Around this time of year, the sights and smells of summer gardens begin to pose a real temptation those whose gardens might only contain paving slabs. But for the enthusiastic amateurs seeking to transform their outdoors into a prospering flower garden, there are some realities to come to terms with: one of which is weeding.
What’s lurking beneath the surface of your garden?
Weeding might seem like a constant uphill struggle for gardeners, but it actually becomes easier over time. There will always be weeding to- especially annual weeds, the seeds for which can creep into your garden over the year, but on the whole weeding is a cumulative effort- as you continue to diminish the size and strength of perennial weeds, your weeding efforts will become easier. Perennial weeds spread through deep & often complex root systems that allow them to survive for years beneath the ground. You’ll need to commit to years of monitoring and digging before you finally eliminate them- it’s all about causing as much damage to the root network as possible, because as long as the fronds remain beneath the surface, the weed itself will return again and again.
Weeding or mulching?
The two means of fighting weeds- weeding (extraction) or mulching, are equally popular with gardeners seeking to reduce the prominence of weeds in their garden or allotment. In truth the two methods are not so separate- as effective mulching must be followed by some degree of weed extraction. Yet if your garden is suffering from a particularly heavy infestation of weeds, mulching can be a low-effort way to reduce them, limit their growth and spread and make for much easier removal. Simply cover the area between your plants, either with compost, grass clippings or leaves, to keep sunlight from reaching the weeds below. This will stifle weed growth and reduce water loss from the soil, and the organic matter should decompose into the soil. Ensure you leave the developed plants you wish to keep clearly exposed- the mulch will fertilise them, kill weeds and insulate them during colder months. Bear in mind that while this procedure increases fertility, h if that’s your main goal you could also consider top dressing or even plant food water additives. The other method of mulching involves a less sightly strategy- covering the weed-affected area with cardboard or black plastic sheeting to completely deprive the plants beneath of sunlight. In time they’ll shrivel and die, allowing for much easier removal. Unlike mulching with organic matter this approach cuts off the plants beneath completely from water as well as sunlight, which understandably causes a degree of trauma to the soil and won’t insulate as well- so ensure you time your choice of which form of mulching to use according to the weather.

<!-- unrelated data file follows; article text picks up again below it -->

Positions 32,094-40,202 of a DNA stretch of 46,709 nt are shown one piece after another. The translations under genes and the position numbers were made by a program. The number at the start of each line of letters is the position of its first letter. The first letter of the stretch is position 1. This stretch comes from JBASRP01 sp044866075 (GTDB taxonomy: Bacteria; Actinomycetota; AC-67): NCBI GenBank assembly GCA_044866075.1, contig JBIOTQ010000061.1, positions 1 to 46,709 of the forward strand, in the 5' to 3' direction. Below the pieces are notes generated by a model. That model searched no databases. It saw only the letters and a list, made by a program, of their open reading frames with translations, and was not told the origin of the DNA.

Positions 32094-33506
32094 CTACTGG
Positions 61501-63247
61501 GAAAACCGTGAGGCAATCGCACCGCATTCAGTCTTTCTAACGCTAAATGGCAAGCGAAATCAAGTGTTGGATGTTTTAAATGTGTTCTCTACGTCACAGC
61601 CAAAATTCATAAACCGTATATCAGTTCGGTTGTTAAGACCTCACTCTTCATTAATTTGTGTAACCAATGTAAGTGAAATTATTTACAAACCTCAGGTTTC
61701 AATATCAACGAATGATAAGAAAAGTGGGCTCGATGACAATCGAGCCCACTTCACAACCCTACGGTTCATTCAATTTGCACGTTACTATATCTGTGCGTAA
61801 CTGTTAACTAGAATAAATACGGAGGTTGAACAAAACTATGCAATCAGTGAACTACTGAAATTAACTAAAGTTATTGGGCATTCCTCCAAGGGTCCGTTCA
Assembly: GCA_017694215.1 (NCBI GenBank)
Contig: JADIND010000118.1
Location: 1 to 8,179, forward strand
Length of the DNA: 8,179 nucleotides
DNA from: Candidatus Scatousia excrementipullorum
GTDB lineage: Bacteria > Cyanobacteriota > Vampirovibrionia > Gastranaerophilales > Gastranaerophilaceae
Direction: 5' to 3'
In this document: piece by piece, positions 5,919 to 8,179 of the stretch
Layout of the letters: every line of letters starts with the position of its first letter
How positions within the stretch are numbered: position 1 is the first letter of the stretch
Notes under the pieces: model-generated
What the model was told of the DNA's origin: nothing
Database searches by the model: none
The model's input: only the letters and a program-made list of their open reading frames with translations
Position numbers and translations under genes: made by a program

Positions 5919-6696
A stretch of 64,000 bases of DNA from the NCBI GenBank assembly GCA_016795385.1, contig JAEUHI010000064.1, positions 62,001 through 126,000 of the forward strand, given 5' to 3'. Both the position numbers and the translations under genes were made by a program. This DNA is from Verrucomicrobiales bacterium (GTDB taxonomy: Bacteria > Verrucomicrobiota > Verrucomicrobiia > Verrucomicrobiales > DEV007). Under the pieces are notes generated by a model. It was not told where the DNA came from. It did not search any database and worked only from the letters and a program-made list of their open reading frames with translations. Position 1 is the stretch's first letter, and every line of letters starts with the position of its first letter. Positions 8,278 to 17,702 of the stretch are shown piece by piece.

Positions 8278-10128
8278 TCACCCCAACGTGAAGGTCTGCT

While regular gardens and lawns might benefit from weed killers and additional chemical additives, those growing fruit and veg might prefer a more organic approach that kills weeds and stifles any spread of plants into undesirable areas of border or allotment- this is something organic mulch does very well, and in addition it offers a wide range of drainage, fertility and insulation control qualities.
By comparison weeding is a simpler task- you can pluck the weeds out by hand (always satisfying when successfully ousting a particularly unsightly specimen) or using tools like a fork, hoe, trowel, scissors or even a specialist purpose-built weed remover to uproot them. In the cases of annual weeds, lightly hoeing the area removed the stems from the roots and allows the dead heads to be removed easily, raked away or simply left to rot into the soil. With perennial weeds a more rigorous approach, aimed at removing the roots entirely from the soil, is needed to prevent the plant from regrowing or spreading. Lots of specialist tools are available for this task, although a simple garden fork is often the most popular.
Weeding with a fork, hand fork or trowel should be undertaken every day, or as often as possible to keep weeds down and should be across your garden- as any area where weeds can flourish can lead to spread across the rest of your garden. If you compost, remember to separate annual weeds from perennials, as the latter can take over your garden or even compost heap, are hard to extract and should be disposed of.